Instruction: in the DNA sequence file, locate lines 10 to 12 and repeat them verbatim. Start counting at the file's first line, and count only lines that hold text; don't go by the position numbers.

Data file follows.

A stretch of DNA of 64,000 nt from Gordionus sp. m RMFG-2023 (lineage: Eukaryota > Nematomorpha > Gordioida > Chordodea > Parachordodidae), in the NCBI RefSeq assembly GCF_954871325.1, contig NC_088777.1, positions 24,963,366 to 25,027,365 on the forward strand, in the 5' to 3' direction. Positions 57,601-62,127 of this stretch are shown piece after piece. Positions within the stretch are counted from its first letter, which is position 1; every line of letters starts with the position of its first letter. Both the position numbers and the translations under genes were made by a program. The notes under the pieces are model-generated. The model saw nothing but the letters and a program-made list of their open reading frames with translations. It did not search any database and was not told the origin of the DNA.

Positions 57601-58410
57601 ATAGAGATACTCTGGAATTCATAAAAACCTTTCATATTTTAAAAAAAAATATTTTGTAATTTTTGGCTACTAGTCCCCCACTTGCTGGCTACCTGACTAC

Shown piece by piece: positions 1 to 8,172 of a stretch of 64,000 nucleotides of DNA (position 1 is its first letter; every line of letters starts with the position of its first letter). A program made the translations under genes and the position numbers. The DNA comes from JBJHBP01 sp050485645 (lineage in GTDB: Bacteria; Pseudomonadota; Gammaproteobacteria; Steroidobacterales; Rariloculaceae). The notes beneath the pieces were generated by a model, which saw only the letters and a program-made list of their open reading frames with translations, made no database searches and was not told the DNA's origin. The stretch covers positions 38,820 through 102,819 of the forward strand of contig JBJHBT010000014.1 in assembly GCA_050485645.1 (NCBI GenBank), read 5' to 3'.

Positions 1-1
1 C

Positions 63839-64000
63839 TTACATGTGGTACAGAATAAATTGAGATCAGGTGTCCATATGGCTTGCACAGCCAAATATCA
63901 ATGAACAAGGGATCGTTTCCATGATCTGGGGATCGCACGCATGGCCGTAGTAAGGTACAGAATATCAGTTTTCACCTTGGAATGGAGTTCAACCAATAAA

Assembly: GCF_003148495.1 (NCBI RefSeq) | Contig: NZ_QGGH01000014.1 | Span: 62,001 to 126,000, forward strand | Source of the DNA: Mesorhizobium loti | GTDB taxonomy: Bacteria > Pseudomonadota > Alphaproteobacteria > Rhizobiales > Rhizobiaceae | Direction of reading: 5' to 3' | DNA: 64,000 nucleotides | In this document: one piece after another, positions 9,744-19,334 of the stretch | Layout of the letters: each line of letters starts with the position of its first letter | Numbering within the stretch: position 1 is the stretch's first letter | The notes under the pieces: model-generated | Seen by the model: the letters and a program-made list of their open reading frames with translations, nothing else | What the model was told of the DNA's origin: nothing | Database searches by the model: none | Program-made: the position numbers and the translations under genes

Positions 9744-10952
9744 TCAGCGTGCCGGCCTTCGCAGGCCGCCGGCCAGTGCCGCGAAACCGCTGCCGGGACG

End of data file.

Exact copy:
Assembly: GCF_003148495.1 (NCBI RefSeq) | Contig: NZ_QGGH01000014.1 | Span: 62,001 to 126,000, forward strand | Source of the DNA: Mesorhizobium loti | GTDB taxonomy: Bacteria > Pseudomonadota > Alphaproteobacteria > Rhizobiales > Rhizobiaceae | Direction of reading: 5' to 3' | DNA: 64,000 nucleotides | In this document: one piece after another, positions 9,744-19,334 of the stretch | Layout of the letters: each line of letters starts with the position of its first letter | Numbering within the stretch: position 1 is the stretch's first letter | The notes under the pieces: model-generated | Seen by the model: the letters and a program-made list of their open reading frames with translations, nothing else | What the model was told of the DNA's origin: nothing | Database searches by the model: none | Program-made: the position numbers and the translations under genes

Positions 9744-10952
9744 TCAGCGTGCCGGCCTTCGCAGGCCGCCGGCCAGTGCCGCGAAACCGCTGCCGGGACG